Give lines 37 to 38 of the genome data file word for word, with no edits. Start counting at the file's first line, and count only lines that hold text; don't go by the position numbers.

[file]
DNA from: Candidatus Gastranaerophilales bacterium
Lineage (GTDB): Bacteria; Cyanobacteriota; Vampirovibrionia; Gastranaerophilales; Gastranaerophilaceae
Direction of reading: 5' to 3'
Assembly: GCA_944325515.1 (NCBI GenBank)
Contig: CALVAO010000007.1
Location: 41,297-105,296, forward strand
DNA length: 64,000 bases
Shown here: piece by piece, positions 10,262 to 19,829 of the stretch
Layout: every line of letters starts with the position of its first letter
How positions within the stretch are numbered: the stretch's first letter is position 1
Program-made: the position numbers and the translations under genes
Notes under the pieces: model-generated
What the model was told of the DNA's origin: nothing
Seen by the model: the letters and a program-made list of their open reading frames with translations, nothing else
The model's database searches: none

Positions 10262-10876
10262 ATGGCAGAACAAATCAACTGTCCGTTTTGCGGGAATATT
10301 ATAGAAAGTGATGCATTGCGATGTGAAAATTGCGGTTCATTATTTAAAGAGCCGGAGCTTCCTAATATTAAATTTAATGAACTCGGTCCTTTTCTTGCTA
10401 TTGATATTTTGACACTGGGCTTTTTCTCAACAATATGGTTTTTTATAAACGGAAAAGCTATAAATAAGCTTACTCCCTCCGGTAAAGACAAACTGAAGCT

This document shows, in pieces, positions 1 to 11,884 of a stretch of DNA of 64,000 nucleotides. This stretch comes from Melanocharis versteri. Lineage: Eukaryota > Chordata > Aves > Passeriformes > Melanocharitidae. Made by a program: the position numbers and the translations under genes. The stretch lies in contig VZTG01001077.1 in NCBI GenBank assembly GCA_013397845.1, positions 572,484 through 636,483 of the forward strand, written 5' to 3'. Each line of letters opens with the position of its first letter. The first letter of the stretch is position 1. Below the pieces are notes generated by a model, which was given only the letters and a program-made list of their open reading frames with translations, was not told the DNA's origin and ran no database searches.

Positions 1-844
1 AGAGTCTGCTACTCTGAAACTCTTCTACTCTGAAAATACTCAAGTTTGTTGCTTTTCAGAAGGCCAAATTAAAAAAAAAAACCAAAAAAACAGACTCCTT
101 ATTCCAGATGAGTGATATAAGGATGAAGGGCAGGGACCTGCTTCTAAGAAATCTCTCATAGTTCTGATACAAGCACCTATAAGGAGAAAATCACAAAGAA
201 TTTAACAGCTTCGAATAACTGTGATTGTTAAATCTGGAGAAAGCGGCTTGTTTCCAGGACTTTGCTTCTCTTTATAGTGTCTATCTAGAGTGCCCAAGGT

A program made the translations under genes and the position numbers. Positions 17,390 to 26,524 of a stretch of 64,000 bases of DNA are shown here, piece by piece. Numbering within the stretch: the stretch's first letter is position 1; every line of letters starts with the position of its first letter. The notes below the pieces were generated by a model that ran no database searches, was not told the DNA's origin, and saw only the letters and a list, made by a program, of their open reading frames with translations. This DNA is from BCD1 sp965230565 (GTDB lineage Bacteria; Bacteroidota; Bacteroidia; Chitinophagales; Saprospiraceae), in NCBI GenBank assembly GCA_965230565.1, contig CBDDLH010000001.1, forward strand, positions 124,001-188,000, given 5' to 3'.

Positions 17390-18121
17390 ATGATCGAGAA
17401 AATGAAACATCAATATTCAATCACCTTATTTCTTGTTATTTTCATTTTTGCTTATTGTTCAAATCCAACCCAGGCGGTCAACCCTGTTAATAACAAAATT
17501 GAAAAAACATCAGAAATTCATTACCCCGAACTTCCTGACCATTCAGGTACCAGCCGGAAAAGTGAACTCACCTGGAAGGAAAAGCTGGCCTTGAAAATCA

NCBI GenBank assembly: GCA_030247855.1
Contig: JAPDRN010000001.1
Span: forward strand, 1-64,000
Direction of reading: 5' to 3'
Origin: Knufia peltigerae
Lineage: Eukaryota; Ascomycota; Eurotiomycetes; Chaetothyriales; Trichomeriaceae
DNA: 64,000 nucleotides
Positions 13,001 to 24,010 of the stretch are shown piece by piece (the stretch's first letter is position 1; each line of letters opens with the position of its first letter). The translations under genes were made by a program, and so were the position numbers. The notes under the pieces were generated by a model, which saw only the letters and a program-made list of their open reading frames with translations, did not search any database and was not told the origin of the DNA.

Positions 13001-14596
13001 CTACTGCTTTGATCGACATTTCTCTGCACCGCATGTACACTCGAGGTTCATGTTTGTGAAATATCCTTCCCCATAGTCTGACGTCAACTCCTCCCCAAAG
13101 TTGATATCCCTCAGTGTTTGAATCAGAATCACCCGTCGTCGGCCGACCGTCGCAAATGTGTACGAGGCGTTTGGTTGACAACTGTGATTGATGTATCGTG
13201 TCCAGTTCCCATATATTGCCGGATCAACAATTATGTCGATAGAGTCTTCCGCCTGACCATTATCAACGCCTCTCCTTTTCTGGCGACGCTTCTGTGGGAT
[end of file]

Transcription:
Positions 13,001 to 24,010 of the stretch are shown piece by piece (the stretch's first letter is position 1; each line of letters opens with the position of its first letter). The translations under genes were made by a program, and so were the position numbers. The notes under the pieces were generated by a model, which saw only the letters and a program-made list of their open reading frames with translations, did not search any database and was not told the origin of the DNA.

Positions 13001-14596